Concerts, Art Shows, MLK Day Events

Pulitzer Prize-winning composer to perform

Composer Caroline Shaw is coming to Willamette University for a residency beginning Jan. 31 and will perform a public concert Feb. 2, according to university organizers.

As well as winning a Pulitzer Prize for music at 30, Shaw has also won two Grammys for contemporary composition and has been nominated for a third, to be announced at the end of the month.

Next month’s concert in Salem will feature a world premiere of his new work – a choral piece with Willamette students commissioned by dramatic vocal arts teacher Katherine Skovira – and will be the second event in the 2021 Goudy Distinguished Artist Series. -22 from Willamette.

His February 2 concert will be at 7:30 p.m. in Hudson Hall, Rogers Music Building on the Willamette Campus, 900 State St. Works will include Shaw’s “To the Hands (cantata)”, “Gustave Le Grey, “Valence” and ” Manus Tua.” The guest artists are the Delgani String Quartet, cellist Valdine Mishkin and the Salem String Quartet.

General admission is $25. Seniors pay $5. Willamette faculty and staff pay $10 and students attend for free. Due to COVID-19, attendees must wear face masks and provide proof of vaccination upon entry to Hudson Hall.

For more information and to purchase tickets, call 503-370-6221 or visit

Nathalie Pate

Girls invited to participate in Speech Trek

The American Association of University Women Salem Branch is holding a Speech Trek contest for all girls currently in grades 10 and 11 at any school in Marion County or Polk County. The top prizes are $500, $300 and $200 cash.

The contest will be held March 5 at 9:30 a.m. at Chemeketa Community College, 4000 Lancaster Dr. NE, Building 20. The theme, in honor of Women’s History Month, is Women’s Advancement in equity.

Interested participants should complete an online application at The deadline is February 19. Email completed forms to

Questions? Call 503-385-1607 or email

Silverton MLK Day Events Scheduled

Two events will be held in conjunction with the Martin Luther King Jr. Day holiday in Silverton on January 17.

A vigil will be held from 2:30 p.m. to 3:30 p.m. at Towne Square Park in Silverton to honor his legacy. It will include traffic salutations with signs quoting from King’s speeches.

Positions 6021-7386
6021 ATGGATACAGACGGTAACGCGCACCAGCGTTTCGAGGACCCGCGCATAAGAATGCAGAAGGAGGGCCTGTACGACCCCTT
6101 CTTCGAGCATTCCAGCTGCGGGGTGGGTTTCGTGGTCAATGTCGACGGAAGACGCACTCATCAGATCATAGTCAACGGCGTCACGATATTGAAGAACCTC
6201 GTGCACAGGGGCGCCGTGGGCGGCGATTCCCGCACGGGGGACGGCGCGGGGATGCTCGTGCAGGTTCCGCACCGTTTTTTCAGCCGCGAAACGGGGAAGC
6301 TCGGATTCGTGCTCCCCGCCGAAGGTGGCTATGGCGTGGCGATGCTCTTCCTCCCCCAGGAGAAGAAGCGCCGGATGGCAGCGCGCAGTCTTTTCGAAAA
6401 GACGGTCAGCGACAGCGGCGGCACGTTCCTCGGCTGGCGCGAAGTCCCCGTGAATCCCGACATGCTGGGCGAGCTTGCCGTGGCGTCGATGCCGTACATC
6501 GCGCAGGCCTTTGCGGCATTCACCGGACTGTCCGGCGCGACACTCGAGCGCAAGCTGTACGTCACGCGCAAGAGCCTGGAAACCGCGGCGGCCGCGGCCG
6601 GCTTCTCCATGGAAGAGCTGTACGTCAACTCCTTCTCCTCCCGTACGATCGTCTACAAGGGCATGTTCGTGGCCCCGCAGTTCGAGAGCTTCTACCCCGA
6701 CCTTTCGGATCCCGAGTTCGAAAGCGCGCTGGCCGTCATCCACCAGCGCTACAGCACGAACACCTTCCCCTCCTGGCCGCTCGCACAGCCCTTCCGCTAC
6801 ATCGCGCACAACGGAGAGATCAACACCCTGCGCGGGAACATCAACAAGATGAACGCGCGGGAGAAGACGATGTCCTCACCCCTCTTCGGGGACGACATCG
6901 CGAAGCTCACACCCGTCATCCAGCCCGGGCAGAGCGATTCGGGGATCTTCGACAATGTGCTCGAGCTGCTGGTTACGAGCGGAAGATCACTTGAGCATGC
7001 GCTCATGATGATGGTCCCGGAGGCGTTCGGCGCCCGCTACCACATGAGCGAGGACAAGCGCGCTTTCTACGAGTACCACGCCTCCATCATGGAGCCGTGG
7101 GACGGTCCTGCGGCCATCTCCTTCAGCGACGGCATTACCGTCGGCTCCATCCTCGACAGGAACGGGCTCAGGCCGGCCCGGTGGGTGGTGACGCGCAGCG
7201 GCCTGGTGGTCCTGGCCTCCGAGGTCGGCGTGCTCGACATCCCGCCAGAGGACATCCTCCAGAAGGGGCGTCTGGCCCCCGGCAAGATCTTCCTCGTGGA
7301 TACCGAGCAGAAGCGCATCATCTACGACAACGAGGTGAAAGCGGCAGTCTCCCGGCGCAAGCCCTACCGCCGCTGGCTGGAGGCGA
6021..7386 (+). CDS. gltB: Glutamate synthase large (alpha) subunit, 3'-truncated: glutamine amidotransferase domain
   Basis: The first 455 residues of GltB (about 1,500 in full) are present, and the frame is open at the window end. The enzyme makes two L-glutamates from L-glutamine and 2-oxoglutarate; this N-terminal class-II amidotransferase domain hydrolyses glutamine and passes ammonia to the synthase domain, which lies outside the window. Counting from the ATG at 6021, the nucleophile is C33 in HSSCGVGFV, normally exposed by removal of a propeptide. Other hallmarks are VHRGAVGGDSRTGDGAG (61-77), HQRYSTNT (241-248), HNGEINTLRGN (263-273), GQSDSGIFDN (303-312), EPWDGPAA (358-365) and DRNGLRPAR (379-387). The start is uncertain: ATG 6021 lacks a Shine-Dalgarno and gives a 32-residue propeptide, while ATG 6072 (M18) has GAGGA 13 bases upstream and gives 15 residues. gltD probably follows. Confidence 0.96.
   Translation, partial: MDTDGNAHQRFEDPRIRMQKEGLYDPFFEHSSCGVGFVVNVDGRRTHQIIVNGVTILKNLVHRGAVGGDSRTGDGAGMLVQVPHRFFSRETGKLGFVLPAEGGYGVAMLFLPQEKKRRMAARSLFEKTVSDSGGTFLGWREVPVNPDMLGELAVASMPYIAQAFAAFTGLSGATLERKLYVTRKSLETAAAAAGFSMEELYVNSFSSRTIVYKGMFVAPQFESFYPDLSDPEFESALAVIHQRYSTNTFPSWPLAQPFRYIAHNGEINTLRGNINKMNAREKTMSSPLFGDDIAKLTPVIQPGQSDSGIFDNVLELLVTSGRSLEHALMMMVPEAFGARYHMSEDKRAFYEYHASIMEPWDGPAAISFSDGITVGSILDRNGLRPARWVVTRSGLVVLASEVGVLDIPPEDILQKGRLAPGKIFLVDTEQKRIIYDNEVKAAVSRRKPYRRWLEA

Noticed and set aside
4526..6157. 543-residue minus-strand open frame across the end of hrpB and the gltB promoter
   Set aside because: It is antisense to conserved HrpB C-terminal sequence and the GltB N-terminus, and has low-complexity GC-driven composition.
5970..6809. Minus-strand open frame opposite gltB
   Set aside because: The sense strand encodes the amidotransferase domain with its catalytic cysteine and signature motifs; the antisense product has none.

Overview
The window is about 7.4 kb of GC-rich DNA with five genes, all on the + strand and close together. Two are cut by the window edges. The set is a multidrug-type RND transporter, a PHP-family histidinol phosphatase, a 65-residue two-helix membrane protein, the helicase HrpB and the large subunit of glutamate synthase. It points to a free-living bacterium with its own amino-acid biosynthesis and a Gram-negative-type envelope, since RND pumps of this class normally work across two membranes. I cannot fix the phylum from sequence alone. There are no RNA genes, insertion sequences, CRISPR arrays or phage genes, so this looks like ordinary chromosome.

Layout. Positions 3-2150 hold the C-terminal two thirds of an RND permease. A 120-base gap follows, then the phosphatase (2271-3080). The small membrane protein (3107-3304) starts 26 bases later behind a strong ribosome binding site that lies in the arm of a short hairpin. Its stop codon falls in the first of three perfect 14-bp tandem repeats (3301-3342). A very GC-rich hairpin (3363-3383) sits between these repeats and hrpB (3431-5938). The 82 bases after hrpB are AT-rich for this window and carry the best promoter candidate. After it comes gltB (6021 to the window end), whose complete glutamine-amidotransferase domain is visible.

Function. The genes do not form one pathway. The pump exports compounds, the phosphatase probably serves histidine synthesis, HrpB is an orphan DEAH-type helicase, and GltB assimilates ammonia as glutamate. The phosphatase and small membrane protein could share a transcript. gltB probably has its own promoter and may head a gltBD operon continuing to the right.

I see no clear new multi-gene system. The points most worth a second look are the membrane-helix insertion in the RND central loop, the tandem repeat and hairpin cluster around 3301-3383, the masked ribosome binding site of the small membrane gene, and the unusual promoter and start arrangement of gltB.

It is organized by Silverton People for Peace. For more information, contact Robert Sisk at (503) 873-5307 or

At 6 p.m. on January 17, an MLK celebration will take place via Zoom. Ahjamu Umi, labor organizer and activist for racial and social justice, will deliver a speech titled “American Identity = White Supremacy?

Umi is a novelist and non-fiction writer who has been leading anti-racism workshops for over 10 years.

KBOO 90.7 FM, an independent radio station in Portland, will broadcast a version of Umi’s address. The event is sponsored by Silverton Grange, Silverton People for Peace and KBOO.

Registration is free and available at For more information, contact (503) 873-5307.

–Bill Poehler

Hallie Ford Museum of Art will present the exhibition “Arvie Smith: Scarecrow”

The Hallie Ford Museum of Art’s latest exhibition, “Arvie Smith: Scarecrow,” aims to encourage dialogue about social and racial injustice.

The exhibition runs from January 22 to March 26. The collection, curated by director John Olrantz, includes 26 paintings by Arvie Smith.

Smith’s style of painting is described as figurative and expressionist, according to art museum officials. Her work aims to document the injustices suffered by black people in the United States.

Smith was born in Houston and raised in Texas and Los Angeles. He received a BFA from the Pacific Northwest School of Art in Portland and an MFA in Painting from the Maryland Institute College of Art in Baltimore.

Smith was a professor of painting at the Pacific Northwest School of Art until his retirement in 2014.

His works can be found in numerous public and private collections, including the Portland Art Museum, Hallie Ford Museum of Art, Oregon State University, University of Maryland Global Campus, and the Petrucci Family Foundation Collection of African American Art.

The Hallie Ford Museum of Art at Willamette University is located at 700 State St. Hours of operation are noon to 5 p.m. Tuesday through Saturday. Tickets can be purchased or reserved online at

General admission is $6, $4 for seniors and $3 for students 18 and older. Children 17 and under are free. Admission is free for everyone on Tuesdays.

—Virginia Barreda

The community group organizes a concert

Salem Symphonic Winds will return to the Elsinore Theater at 3 p.m. on January 23 for “Concertango,” its first live performance of the season since theaters closed due to the COVID-19 virus.

The local nonprofit group consists of 50 to 60 adults from the Salem area. Members represent diverse professions and backgrounds, but share a passion for great music.

The musicians are fully vaccinated and have prepared a drama program to entice community members to return to acting, according to a press release.

The concert will include Spanish, Cuban and Mexican music and will feature several soloists, as well as Randy Kem’s jazz band.

Tickets, ranging from $13 to $33, are available at the Elsinore Theater, 170 High St. SE in Salem, or online at

For the sake of public safety, all attendees will be required to show identification and proof of vaccination, or a verified negative COVID-19 test taken within 48 hours of the performance.

For more information about the program and COVID-19 requirements, visit, call 503-362-0485, or email JohnSkelton@SalemSymphonicWinds.or.

-Capi Lynn

William E. Bennett